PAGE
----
I respect the right of churches to bless, sanctify, consecrate, and seal marriages, but I do not respect the right of any organization to discriminate in civil matters. While this may be a moral issue for churches, it is not a moral issue for the state. The law is secular, not religious and should remain such.

Having said that, I also have a personal interest in this because 1) I grew up in the Mormon Church and 2) I am a lesbian living in a domestic partnership. I am deeply saddened (and find it grossly ironic) that the church I grew up in would spend $20 million dollars on this issue and it outrages me that issues like hospital visitation rights, health insurance, and other rights straight couples take for granted are being denied to me and my partner. We've been together nearly eight years and so far, I don't know a single, straight couple whose marriage we've threatened by virtue of our relationship. In fact, we have many straight friends who admire our relationship and see us as a model of commitment and loving kindness toward one another. Who and how is that hurting anyone?

I'm with the person holding the sign that says she'll eat her sign of someone can show her "one straight marriage destroyed by another's gay marriage."

Eric Salsbery said...

Thanks for coming by my blog today and leaving such nice words. It is nice to meet you.
I love the sign that says "I will eat this sign"!
I look forward to seeing more of your photos.

On this subject, I have no personal stake.
I just hate injustice and faith based intolerance. I suppose that growing up in Utah has desensitized me, somewhat, to intolerance. This issue has shown me how indifferent I have become over the years. It was a bit of a rude awakening.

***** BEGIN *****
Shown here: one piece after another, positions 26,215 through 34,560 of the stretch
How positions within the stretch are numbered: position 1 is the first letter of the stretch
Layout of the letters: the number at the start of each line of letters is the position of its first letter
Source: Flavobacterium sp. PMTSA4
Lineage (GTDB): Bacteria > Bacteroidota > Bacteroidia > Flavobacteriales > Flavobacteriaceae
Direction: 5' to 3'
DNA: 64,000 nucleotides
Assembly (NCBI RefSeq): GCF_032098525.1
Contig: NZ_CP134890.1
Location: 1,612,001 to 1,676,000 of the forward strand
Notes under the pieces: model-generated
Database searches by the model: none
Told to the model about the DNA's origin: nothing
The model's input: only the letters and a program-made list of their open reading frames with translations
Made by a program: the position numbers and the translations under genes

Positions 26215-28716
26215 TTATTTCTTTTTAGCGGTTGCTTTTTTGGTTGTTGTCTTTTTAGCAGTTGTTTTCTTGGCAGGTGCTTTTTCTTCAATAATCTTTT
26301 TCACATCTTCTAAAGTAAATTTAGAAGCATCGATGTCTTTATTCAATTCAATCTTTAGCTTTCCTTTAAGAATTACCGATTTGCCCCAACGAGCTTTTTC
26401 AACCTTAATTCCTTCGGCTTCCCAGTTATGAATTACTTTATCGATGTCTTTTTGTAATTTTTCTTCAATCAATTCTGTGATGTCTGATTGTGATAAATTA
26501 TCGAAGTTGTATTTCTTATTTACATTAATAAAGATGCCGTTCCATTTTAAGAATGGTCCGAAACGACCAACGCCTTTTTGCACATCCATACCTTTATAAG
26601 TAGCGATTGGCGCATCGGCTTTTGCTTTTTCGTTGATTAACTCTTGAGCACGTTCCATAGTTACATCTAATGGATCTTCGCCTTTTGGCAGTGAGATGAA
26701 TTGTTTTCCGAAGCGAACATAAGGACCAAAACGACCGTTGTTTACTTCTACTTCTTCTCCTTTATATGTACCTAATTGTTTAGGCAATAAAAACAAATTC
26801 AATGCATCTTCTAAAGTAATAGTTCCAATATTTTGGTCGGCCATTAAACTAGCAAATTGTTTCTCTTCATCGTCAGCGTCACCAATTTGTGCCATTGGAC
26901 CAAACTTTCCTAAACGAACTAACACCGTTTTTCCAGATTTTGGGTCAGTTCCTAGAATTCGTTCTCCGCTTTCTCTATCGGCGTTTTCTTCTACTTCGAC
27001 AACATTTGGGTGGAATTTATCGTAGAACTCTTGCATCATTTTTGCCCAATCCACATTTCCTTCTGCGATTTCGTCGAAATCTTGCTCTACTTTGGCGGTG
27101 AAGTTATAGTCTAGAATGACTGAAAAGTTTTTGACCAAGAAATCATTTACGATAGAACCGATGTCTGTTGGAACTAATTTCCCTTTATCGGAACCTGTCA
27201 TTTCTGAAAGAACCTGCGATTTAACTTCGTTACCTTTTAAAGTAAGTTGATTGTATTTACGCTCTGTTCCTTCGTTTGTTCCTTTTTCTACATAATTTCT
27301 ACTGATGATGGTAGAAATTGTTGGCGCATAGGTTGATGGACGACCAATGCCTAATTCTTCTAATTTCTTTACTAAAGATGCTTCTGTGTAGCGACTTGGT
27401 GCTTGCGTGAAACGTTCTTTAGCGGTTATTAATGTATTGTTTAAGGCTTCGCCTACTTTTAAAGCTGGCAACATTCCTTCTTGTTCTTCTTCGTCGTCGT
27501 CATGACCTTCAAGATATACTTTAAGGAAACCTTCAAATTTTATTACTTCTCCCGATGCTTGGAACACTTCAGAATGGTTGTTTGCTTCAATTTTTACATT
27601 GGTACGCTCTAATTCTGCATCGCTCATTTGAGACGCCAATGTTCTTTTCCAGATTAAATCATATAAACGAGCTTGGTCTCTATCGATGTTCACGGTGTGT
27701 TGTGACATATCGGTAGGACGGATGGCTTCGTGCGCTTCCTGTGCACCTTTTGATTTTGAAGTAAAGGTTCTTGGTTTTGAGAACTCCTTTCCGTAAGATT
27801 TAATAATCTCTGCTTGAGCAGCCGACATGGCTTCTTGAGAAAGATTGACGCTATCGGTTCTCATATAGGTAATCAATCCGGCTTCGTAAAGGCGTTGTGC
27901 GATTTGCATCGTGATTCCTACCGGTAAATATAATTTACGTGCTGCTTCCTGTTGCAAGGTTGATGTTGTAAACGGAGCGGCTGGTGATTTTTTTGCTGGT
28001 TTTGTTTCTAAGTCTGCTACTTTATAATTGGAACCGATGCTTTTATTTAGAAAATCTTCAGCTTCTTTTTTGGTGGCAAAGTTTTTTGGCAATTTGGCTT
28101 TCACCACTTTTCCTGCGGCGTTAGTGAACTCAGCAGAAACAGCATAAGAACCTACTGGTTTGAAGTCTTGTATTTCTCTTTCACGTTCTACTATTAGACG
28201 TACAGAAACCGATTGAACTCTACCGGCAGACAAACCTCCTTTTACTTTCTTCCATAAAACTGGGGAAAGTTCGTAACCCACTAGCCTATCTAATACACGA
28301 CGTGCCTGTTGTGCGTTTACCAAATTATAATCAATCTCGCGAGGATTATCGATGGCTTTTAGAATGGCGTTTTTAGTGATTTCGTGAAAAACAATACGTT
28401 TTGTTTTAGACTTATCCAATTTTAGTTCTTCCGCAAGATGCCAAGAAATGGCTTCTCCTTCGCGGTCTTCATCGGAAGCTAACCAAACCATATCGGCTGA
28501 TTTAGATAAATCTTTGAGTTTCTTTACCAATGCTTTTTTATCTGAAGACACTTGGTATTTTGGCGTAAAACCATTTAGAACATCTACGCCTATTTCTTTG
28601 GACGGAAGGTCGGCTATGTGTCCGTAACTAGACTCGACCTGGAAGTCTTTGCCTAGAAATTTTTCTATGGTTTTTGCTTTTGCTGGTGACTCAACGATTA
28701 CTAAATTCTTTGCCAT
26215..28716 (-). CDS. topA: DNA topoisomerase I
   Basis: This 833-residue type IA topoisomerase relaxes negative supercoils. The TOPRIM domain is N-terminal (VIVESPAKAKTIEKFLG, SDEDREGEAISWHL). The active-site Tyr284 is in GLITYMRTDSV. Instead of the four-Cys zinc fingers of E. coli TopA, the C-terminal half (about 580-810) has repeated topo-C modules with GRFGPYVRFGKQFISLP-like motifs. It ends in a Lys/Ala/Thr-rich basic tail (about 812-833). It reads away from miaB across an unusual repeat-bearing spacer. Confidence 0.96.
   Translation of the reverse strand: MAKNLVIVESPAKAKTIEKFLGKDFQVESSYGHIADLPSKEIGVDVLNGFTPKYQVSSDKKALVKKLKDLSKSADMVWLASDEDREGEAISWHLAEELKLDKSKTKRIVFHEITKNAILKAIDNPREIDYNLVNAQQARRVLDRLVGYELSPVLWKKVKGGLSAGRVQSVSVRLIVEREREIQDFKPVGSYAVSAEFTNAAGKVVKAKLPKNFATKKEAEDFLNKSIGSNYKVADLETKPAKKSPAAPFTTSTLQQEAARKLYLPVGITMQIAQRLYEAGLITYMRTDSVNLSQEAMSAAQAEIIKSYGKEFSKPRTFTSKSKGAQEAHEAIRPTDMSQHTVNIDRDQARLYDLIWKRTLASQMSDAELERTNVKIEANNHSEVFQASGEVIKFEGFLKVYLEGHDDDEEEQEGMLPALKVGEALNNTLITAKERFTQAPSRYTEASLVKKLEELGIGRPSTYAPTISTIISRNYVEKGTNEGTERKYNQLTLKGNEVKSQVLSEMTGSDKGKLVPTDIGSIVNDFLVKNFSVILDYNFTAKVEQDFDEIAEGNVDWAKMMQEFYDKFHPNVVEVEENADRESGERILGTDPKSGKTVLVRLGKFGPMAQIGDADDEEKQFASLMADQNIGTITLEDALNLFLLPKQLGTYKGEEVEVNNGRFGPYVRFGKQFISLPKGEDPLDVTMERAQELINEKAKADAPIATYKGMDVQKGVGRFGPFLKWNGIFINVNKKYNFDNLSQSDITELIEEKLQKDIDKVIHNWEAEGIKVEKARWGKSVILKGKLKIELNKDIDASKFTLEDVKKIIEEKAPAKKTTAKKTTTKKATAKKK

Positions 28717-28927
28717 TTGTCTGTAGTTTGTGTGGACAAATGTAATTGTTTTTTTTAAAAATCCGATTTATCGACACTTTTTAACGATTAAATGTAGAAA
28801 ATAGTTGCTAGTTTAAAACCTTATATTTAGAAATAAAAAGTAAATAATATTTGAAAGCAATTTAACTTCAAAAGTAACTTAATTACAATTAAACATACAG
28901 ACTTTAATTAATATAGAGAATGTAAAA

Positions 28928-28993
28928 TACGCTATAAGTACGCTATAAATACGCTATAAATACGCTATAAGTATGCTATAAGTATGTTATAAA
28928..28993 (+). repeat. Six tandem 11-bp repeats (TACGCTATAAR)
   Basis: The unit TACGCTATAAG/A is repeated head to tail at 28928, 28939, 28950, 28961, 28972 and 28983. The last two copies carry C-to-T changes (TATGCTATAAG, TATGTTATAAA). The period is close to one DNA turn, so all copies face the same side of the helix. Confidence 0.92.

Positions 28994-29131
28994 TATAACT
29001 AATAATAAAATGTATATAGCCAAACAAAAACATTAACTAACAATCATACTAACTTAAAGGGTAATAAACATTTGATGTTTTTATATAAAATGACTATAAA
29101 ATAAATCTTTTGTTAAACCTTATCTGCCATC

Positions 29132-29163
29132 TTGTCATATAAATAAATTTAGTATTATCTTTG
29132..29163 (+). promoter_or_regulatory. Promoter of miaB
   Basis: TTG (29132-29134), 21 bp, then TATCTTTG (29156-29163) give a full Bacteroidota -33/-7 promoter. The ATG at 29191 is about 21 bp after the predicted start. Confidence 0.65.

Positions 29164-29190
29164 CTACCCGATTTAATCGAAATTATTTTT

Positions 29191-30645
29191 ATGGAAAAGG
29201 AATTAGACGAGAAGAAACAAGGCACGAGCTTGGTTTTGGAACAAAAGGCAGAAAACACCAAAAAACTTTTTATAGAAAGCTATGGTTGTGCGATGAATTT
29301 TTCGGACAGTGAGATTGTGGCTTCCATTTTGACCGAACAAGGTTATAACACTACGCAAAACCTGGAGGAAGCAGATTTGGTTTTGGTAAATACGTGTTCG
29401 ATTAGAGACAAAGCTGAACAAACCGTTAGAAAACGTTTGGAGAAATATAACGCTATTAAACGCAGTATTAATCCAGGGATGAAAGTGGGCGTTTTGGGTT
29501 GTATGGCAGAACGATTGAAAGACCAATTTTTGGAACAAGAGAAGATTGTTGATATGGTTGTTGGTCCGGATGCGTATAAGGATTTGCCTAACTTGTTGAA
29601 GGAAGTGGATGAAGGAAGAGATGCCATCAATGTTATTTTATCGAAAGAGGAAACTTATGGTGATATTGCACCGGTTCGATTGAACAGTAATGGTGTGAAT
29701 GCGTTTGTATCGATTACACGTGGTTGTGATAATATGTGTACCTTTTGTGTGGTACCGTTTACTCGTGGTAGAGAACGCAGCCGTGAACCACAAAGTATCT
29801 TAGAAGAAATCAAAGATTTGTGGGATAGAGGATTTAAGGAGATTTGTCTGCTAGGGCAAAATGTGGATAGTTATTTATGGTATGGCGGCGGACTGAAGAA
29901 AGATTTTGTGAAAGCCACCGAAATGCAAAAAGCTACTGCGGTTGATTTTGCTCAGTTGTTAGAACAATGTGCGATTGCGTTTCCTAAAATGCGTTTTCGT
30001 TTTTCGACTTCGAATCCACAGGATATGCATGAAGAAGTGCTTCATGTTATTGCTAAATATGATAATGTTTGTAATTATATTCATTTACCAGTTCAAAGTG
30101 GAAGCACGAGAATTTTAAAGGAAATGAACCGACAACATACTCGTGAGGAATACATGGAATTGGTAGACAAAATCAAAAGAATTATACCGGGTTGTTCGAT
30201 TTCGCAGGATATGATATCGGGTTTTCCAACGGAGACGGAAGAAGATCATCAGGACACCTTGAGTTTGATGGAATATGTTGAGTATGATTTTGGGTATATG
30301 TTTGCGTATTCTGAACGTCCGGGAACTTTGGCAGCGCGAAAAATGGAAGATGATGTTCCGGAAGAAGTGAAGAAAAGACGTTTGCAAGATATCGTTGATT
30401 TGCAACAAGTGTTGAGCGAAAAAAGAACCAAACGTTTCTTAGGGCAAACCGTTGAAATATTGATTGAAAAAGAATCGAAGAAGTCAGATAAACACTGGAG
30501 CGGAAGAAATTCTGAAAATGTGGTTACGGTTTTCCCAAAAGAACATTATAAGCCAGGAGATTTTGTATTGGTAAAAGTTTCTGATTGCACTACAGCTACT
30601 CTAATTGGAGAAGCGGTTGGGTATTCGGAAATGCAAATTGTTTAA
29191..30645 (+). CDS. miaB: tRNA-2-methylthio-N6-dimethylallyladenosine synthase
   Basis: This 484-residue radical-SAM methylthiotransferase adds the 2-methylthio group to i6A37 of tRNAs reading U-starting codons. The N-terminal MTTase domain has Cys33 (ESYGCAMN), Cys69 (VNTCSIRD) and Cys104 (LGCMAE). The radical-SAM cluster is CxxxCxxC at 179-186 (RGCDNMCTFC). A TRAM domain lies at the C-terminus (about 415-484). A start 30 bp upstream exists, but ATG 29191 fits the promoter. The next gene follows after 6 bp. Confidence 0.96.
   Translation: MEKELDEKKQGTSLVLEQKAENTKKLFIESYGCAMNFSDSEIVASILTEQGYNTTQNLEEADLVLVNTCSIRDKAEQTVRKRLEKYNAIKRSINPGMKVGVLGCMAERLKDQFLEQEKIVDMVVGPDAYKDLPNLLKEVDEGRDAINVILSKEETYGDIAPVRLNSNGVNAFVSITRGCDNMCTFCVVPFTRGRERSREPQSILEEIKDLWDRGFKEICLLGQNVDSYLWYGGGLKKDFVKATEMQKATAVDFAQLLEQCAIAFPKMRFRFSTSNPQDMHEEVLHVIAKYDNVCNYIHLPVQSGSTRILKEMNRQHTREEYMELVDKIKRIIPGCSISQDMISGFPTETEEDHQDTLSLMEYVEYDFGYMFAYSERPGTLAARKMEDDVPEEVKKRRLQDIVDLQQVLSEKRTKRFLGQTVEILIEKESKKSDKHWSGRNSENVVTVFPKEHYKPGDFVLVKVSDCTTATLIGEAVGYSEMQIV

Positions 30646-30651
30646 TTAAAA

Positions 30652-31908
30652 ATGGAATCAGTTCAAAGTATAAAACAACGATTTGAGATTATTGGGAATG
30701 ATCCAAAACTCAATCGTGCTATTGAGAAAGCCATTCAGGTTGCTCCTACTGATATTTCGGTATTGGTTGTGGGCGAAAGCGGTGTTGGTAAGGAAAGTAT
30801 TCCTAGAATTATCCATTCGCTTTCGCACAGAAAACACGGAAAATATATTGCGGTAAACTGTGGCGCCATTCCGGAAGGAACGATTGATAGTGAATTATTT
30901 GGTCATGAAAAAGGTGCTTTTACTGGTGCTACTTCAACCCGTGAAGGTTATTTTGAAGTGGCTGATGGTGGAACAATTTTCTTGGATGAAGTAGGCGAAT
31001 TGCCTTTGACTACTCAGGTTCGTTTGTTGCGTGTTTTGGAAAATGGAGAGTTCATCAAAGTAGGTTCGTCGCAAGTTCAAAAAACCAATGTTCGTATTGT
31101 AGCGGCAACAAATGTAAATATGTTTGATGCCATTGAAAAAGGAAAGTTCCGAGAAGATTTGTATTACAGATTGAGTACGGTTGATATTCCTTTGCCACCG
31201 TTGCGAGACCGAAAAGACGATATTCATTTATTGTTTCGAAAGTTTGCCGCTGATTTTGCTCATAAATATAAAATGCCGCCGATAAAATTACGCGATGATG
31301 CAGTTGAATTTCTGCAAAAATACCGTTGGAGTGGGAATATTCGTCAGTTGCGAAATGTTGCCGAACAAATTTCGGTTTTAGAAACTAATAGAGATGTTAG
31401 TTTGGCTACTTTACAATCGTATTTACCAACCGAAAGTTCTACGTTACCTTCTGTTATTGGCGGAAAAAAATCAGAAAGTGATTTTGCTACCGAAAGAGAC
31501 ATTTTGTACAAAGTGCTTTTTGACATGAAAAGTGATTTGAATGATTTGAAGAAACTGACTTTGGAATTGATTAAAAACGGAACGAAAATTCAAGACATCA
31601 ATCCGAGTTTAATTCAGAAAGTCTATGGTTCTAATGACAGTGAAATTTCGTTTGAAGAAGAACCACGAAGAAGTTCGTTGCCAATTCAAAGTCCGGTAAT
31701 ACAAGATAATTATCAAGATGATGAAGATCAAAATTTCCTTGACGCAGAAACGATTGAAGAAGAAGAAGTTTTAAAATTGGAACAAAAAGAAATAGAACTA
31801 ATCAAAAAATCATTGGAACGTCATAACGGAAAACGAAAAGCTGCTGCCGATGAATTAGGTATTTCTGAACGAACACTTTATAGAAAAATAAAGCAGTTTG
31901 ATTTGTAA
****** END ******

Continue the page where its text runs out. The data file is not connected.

Standing up for something is a scary thing but if I don't stand up beside those that are the victims of discrimination, then there will be no one left to stand beside me when they come for my civil rights.

Wow... I guess I have a personal stake after all.

Cheers,
Eric

Abraham Lincoln said...

I think all of this is designed to lead to having state and perhaps Federal laws changed. Or it seems like some state laws have to change before this can happen and be satisfactory to all. We have a gays in our family so we are well aware of what is going on and the reality of it.

Jilly said...

I think a lot of us are amazed the vote went against in California - and appalled. In France we have a PACS - a civil arrangement whereby both partners in a gay relationship have the same rights as married people. It's ludicrous in this day and age that marriage between gays is not allowed. I totally agree with the signs you've photographed. Well done Bob.

Jilly said...

DC Confidential - I hadn't read your words or realised that was you holding up that GREAT sign - until Bob linked to it in today's post. Just to say I love the way you expressed the situation - am in complete agreement.

Ming the Merciless said...

Bravo, DC Confidential.